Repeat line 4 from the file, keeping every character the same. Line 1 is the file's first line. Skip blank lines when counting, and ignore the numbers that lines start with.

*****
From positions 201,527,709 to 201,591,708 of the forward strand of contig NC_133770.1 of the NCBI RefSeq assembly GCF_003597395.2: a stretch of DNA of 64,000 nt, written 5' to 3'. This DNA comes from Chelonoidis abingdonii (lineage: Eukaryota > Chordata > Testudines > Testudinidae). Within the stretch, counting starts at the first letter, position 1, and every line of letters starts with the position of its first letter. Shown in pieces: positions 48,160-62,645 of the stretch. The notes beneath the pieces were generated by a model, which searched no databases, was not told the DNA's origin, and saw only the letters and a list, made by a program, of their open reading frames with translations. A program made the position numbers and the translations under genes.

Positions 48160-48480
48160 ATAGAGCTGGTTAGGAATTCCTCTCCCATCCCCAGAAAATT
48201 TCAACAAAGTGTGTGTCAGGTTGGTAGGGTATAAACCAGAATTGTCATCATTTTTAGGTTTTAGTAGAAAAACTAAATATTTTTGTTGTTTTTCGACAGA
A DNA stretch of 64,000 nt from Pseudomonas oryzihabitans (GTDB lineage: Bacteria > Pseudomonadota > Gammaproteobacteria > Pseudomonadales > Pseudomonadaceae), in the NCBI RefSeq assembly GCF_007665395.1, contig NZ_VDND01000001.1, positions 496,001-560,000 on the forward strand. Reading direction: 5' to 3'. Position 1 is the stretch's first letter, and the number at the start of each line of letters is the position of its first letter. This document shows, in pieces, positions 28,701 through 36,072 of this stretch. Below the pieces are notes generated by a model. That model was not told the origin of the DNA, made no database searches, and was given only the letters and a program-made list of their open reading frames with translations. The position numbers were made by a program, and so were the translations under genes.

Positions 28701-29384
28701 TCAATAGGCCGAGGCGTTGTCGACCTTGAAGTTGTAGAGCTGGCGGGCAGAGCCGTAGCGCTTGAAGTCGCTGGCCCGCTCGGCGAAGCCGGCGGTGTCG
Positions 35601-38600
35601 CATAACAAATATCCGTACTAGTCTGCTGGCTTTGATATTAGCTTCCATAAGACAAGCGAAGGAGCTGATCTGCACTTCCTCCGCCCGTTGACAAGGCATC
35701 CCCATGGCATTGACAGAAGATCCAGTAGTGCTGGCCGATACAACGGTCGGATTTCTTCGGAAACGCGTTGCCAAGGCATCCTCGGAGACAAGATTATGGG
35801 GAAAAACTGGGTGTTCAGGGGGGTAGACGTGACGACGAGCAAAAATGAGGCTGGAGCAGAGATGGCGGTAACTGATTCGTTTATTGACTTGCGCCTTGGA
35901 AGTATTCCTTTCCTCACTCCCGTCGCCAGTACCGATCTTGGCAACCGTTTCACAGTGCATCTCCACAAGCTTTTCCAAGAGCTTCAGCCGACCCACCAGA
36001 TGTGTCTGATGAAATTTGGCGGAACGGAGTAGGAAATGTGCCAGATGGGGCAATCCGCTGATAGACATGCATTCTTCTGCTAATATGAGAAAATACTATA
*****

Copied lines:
48201 TCAACAAAGTGTGTGTCAGGTTGGTAGGGTATAAACCAGAATTGTCATCATTTTTAGGTTTTAGTAGAAAAACTAAATATTTTTGTTGTTTTTCGACAGA